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Fashion | Pelo Malo?

Gypsy in the City


Last Friday, I went downtown for my annual hair cut at a well-known salon that caters to curls. If you haven’t noticed from my pictures yet, my coils and kinks tend to always be the main attraction. I am constantly asked about what products I use and how exactly do I get such perfect curls. Those who are atrevidos bypass the first curly girl commandment; thou shall not touch curly hair without asking. I’m used to it by now, but if you had told me that this pajón (Dominican slang for big fro) would lead me to discovering my inner beauty I would have never believed it.

You see, in our culture, hair texture that is not straight is automatically considered “pelo malo”. As Latinas, we are raised to always look our best and quite frankly curly hair does not fit into that beauty standard. If you hair was curly you “tamed” it with a relaxer or you went to the salon every week to achieve the ideal look. I am one of six children, which meant going to the salon was reserved for special occasions only.

As I grew older, I learned to deal with my unruly hair. Most of the time I wore my hair down and my friends at school would praise my perfect curls. I did not see anything perfect about them and yearned to be able to afford the salon every week. Having my curls straightened always made me feel beautiful.

When I moved to Miami for college, I noticed everyone liked my hair straight, so I bought a flat iron and spent hours straightening it every week. Eventually,ada I had so much heat damage that my curls were nonexistent after a while. When I did try to wear my hair curly it looked horrible. The texture was curly at the root, wavy in the middle and straight at the tips, a tragic site. I didn’t know what to do, so I hopelessly kept using the iron.

The summer I moved back to New York, my coworker Lisa convinced me to give the salon and flat iron a break. She had beautiful curls and encouraged me to embrace and nourish my natural hair. For the next two years I embarked on a natural hair journey. The first couple of months were extremely difficult; I was really self-conscious.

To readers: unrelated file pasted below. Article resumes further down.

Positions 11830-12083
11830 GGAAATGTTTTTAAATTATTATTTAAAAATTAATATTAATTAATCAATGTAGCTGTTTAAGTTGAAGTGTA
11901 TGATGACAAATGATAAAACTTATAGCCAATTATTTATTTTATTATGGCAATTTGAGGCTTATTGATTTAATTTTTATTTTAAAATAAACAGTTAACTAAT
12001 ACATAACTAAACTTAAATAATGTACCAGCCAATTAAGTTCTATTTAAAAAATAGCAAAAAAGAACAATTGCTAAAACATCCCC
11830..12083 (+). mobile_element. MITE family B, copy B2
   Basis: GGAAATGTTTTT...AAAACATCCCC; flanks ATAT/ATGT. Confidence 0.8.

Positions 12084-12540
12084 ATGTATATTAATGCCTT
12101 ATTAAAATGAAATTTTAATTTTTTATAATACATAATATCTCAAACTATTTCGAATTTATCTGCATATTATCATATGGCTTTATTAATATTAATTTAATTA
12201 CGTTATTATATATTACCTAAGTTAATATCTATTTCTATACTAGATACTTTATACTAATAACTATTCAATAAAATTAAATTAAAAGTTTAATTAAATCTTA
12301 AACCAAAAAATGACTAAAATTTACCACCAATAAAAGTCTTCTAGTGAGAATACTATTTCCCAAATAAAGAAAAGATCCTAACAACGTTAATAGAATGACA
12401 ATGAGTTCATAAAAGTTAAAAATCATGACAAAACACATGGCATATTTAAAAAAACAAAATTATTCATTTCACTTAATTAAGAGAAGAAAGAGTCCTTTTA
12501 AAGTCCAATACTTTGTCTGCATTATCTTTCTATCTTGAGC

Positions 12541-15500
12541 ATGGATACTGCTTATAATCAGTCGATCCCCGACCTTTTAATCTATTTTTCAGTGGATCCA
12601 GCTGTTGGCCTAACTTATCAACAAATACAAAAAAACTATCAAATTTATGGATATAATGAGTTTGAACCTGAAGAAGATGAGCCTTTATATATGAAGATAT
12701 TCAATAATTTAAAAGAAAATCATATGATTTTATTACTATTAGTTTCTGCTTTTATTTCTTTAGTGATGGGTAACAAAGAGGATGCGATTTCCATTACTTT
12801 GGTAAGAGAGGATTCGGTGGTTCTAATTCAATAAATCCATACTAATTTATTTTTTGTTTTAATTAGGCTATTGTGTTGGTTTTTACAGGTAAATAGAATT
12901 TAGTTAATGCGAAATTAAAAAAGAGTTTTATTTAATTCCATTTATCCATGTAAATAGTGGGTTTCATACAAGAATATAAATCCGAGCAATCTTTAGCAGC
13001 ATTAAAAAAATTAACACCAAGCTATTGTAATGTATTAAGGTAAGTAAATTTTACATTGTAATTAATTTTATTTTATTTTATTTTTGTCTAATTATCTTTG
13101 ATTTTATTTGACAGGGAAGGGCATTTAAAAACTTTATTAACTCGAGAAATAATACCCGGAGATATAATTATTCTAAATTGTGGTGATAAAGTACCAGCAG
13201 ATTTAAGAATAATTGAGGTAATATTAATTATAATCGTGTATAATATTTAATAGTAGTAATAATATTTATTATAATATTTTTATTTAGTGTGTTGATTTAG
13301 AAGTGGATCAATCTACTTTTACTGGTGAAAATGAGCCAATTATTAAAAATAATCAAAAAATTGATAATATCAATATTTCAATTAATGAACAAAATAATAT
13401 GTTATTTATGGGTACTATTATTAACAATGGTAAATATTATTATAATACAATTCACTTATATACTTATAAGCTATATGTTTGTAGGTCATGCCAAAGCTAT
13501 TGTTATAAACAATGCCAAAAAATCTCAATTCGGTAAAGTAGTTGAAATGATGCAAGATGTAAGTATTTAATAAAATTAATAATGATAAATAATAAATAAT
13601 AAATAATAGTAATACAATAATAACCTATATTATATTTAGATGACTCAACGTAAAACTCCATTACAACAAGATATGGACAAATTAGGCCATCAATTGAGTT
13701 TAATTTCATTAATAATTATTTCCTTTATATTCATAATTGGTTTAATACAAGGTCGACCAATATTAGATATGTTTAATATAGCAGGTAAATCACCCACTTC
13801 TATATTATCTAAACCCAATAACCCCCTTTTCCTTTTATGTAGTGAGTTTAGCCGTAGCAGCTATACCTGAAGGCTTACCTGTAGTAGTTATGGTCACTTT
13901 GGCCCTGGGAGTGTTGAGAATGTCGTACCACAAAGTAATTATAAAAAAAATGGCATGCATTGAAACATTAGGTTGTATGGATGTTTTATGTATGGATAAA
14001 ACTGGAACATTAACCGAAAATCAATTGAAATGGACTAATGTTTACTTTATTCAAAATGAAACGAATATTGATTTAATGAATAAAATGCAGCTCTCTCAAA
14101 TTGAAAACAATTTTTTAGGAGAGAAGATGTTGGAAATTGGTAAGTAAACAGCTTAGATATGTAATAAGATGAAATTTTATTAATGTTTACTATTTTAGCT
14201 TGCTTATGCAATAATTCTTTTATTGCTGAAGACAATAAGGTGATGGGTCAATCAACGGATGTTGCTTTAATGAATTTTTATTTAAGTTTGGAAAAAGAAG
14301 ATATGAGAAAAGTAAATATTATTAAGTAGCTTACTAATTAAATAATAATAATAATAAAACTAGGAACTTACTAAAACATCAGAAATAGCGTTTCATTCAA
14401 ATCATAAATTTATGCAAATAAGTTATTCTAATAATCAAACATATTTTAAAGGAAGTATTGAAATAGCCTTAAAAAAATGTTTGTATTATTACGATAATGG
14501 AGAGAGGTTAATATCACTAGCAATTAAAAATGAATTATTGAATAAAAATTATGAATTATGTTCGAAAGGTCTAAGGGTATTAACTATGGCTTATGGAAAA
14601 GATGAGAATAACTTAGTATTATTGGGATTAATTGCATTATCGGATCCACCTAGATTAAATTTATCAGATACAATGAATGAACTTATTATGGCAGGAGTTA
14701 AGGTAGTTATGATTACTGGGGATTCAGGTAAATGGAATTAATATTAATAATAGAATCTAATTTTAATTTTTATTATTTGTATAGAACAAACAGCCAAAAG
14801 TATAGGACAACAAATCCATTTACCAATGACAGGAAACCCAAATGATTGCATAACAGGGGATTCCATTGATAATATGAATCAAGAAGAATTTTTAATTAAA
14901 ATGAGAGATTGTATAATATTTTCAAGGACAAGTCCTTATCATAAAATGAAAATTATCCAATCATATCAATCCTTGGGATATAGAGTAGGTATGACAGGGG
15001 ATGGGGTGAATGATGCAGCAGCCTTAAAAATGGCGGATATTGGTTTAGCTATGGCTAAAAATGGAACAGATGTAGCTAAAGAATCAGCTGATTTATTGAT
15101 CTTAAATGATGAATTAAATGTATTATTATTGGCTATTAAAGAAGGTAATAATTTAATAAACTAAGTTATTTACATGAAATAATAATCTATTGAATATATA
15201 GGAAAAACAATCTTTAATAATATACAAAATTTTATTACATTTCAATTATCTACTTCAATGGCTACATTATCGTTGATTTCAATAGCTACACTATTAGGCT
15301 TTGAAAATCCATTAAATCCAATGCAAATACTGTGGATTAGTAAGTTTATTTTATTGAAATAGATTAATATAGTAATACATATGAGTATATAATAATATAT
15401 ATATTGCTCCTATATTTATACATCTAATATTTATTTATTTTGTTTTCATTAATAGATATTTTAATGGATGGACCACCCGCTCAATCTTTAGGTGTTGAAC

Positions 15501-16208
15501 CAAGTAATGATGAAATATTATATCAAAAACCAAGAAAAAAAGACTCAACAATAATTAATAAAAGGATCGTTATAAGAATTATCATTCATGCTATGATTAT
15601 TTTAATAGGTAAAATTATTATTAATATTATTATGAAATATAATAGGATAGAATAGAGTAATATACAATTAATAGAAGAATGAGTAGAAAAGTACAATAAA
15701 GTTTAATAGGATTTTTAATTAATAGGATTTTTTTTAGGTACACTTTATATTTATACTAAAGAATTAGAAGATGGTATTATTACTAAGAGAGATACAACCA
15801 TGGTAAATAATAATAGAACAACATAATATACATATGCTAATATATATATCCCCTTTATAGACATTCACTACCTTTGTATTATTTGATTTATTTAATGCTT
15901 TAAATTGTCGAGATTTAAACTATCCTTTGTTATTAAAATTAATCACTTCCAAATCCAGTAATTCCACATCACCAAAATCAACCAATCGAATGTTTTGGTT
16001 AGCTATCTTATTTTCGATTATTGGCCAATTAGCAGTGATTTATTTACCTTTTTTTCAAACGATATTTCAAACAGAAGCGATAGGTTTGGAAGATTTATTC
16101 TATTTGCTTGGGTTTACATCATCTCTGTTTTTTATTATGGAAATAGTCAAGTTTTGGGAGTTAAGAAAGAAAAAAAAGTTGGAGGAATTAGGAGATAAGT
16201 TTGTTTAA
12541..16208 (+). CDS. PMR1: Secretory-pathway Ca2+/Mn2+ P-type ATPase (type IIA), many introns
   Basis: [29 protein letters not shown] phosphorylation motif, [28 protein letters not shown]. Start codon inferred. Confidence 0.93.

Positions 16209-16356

This transition was definitely not an easy one but I was determined to get my curls back, and quickly learned how to make the best out of my bad hair days.

After a lot of patience and hair products, I finally got my curls back! As I sat in the salon waiting to get my haircut, I couldn’t help but to think back on my natural hair journey and how much I grew because of it. The period of transition made me question why I cared about others opinions of my hair to begin with. It also made me ask myself why I was so self-conscious, who really cares what others think anyway? The more power you give others over your life, the less time you actually spend living. Is this how I really wanted to live my life?

Thanks to my natural hair journey I learned that true beauty cannot be seen, it is felt. True beauty comes from confidence, self-fulfillment, passion and accepting yourself, flaws and all. The best thing about true beauty is that it drives your self-esteem and allows you to shine like the gem that you are from the inside out. That light and energy attracts people like a magnet; it is contagious.

Occasionally, when I go to the Dominican hair salon in my neighborhood my hair stylist never fails to mention how bad it is to have my hair wet all the time. Before, I would explain to her that I don’t wet my hair every day in order to achieve the curly look, and that I only use natural products to nourish my hair. Eventually I picked up on the fact that she just wants to me straighten it every week like I used to before because it means more business for her. To that I say “No te preocupes de mi pelo malo, yo amo mi pajón”.
xx

Ada Rojas

Click here to read more about Ada’s natural hair journey or follow her on Twitter @gypsyinthecity

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